Alicia Keys and Swizz Beatz open the doors to their California mansion

Written by Megan C. Hills, CNN

In the mountains north of San Diego, a modernist mansion made of white concrete and glass rises from the cliffside. The property, nicknamed “Razor House” after the nearby Razor Point Trail, is now home to two famous inhabitants: singer Alicia Keys and her music producer husband Kasseem Dean, better known as Swizz Beatz, alongside their children Genesis and Egypt.
The duo have since given the residence their own name, “Dreamland,” filling it with artworks by Black artists, a fleet of Ferraris, an infinity pool and a recording studio tucked away in a space Dean calls “the grown up floor.” Boasting views over the Pacific Ocean, the home is said to have inspired Tony Stark’s mansion in the “Iron Man” franchise, according to Architectural Digest, which is dedicating the cover story of its December issue to the property.

Speaking to the magazine, Dean revealed that he set his heart on the home long before purchasing it. The nearly 11,000-square-foot mansion, a photo of which served as his phone wallpaper for eight years before the couple moved in, was “incredibly important to me,” he is quoted as saying.

“Every wall in this house, every bit of it, is sculpture,” he added. “These beautiful ‘S’ shapes, these chevrons going down the hillside, curvatures flying in space over your head. It’s more akin to sculpture than architecture.”

An exterior view of Alicia Keys and Swizz Beatz's home, which previously known as "Razor House" but has been dubbed "Dreamland" by the couple.

An exterior view of Alicia Keys and Swizz Beatz’s home, which previously known as “Razor House” but has been dubbed “Dreamland” by the couple. Credit: Courtesy Architectural Digest

When the couple’s real estate agent messaged to say the home was on the market, Dean was worried that Keys — who loved living on the East Coast — would be reluctant to move out west. “She’s Miss New York,” he said. “They might as well make a sculpture of her the (new) Statue of Liberty.”

But after the couple were invited by the the previous owner to spend a weekend exploring the house, Keys began imagining her life there, according to Architectural Digest. The singer said she was convinced to relocate during a morning meditation session at the property, as she watched parasailers floated over a nearby mountain.

“In that moment, I felt like I was witnessing a beautiful metaphor, and I wanted to not ever forget how endless we are and how the unimaginable can happen,” she told the magazine. “That’s what did it for me. I was taken.”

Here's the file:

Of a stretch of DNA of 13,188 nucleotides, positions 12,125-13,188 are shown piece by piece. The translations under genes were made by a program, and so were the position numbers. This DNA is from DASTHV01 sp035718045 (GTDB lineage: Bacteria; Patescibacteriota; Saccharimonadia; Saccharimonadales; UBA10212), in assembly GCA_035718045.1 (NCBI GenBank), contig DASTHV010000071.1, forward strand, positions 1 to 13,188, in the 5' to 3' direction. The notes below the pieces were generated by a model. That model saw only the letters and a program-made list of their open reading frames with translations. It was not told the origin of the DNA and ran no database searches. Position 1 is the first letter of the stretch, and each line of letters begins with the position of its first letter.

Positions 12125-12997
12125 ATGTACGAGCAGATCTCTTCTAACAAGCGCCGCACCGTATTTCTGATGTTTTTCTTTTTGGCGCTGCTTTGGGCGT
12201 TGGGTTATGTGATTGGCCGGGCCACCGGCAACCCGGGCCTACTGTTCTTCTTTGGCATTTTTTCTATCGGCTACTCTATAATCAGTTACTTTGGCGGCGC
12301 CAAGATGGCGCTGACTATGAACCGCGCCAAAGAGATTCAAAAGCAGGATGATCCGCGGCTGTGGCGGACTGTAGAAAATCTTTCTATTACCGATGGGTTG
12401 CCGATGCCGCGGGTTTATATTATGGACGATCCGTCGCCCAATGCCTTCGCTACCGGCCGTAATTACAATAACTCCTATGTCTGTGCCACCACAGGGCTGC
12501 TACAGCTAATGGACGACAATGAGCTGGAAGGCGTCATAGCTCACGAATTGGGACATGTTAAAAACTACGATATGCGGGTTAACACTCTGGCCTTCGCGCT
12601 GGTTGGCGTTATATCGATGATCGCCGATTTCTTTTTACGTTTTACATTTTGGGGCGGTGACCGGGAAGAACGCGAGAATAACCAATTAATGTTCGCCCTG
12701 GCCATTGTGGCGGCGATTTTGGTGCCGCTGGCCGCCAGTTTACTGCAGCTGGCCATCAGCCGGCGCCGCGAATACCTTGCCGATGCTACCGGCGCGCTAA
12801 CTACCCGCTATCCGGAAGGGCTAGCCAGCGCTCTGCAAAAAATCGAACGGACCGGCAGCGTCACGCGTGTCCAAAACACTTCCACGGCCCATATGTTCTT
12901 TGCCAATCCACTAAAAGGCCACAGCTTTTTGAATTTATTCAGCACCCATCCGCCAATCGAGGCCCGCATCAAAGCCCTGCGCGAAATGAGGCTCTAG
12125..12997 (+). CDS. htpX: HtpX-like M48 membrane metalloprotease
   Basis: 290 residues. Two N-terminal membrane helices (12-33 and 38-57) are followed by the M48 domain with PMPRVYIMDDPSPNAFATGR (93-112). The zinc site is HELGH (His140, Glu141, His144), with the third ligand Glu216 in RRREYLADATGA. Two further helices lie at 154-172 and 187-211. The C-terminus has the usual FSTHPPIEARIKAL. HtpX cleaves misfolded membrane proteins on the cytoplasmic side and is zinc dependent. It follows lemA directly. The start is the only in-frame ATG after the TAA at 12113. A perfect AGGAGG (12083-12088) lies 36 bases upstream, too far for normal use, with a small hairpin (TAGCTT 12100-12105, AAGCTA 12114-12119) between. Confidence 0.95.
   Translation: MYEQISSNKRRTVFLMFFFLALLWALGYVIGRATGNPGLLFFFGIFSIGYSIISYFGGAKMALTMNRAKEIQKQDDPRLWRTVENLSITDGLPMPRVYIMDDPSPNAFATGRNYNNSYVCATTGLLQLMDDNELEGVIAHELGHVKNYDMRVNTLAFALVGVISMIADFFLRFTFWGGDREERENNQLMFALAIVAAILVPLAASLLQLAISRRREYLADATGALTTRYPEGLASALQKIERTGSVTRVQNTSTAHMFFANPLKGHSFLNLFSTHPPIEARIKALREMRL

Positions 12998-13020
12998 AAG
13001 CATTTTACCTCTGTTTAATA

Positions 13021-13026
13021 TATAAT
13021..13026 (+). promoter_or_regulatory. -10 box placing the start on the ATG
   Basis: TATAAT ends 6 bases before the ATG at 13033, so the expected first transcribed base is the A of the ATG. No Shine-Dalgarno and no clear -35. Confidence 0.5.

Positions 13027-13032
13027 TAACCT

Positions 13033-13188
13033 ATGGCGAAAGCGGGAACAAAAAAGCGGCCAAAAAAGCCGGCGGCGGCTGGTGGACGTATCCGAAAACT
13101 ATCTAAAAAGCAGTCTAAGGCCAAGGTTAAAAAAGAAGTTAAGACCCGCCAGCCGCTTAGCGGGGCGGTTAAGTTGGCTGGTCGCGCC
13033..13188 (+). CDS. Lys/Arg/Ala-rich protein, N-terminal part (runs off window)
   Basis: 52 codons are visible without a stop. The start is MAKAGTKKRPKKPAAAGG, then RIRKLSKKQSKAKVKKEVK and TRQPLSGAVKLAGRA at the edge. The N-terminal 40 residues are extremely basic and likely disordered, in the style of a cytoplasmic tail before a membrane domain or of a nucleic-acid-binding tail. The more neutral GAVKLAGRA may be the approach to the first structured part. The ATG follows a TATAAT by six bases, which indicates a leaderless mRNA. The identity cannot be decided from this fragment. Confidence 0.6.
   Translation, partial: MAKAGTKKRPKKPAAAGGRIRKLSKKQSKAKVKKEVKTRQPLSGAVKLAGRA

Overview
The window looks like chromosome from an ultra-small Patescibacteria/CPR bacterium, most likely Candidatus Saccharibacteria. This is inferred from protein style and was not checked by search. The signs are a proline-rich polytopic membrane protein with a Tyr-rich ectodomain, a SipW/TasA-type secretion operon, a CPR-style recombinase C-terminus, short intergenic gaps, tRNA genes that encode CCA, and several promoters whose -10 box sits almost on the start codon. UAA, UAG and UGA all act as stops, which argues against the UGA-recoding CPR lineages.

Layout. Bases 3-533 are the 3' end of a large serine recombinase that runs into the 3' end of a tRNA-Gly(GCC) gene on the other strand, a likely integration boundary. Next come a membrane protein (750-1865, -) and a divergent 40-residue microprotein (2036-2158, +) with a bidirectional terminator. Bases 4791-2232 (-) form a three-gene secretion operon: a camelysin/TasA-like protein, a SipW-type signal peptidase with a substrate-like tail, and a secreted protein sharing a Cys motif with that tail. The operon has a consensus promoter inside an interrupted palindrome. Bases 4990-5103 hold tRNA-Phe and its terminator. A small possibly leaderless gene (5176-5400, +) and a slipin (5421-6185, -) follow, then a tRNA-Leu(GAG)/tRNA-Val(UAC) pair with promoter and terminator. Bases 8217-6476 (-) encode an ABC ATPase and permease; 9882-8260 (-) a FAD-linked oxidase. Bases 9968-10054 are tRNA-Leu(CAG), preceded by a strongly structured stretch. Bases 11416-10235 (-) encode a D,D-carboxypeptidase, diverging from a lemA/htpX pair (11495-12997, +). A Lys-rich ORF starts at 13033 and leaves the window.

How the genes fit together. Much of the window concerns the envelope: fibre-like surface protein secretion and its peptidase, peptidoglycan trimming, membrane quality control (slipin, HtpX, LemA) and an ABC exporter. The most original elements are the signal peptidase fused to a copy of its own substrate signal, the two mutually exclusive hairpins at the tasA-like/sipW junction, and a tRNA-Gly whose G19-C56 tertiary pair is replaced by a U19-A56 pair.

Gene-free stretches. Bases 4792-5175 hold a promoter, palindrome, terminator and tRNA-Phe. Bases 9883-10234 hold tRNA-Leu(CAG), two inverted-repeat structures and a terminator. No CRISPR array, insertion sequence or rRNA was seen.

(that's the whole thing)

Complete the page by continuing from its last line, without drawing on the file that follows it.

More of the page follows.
An artwork by Nigerian American artist Toyin Ojih Odutola hangs in the family dining room.

An artwork by Nigerian American artist Toyin Ojih Odutola hangs in the family dining room. Credit: Courtesy Architectural Digest

‘Wildest dream’

After finally purchasing the home in 2019, Keys and Dean tasked New York-based interior designer Kelly Behun with transforming the space into “Dreamland.” (Dean was a longtime fan of Behun’s, describing her as having “soul.”)

The designer brought an elegant softness to the space with Moroccan wool rugs and velvet and shearling upholstery, looking to an earthy color palette that complemented the home’s surroundings. Key items of furniture echo the building’s gentle curves, with rounded couches and circular coffee tables spotted throughout the house.

Also speaking to Architectural Digest, Behun said she didn’t want to “upstage the natural surroundings, the architecture or the art.”

Alicia Keys and Swizz Beatz on the cover of Architectural Digest's forthcoming December issue.

Alicia Keys and Swizz Beatz on the cover of Architectural Digest’s forthcoming December issue. Credit: Courtesy Architectural Digest

As prolific collectors, Keys and Dean put art at the heart their home. With a portfolio of over 1,000 artworks, amassed over two decades, the pair have lined their walls with museum-worthy pieces by the likes of KAWS and Jean Michel-Basquiat.
Black artists take the spotlight, with works by Kwame Brathwaite, Lauren Pearce and Burkinabe photographer Sanlé Sory given pride of place across the home. Evocative images by the civil rights-era photographer Gordon Parks also hang throughout the property, with Architectural Digest revealing that the couple own the world’s largest private collection of his work.

“I love that 90 percent of the art in the house is by artists who are now our friends,” Dean said, adding that some of them have even partied or spent the night at the house.

Sentimental items are also woven into the home decor, including a baby grand piano that was gifted to Keys by her record label when she turned 16. Keys is quoted as saying that their home was “a place to create dreams and to be bold enough to dream your wildest dream.”

“For us to be here is a wildest dream,” she added.

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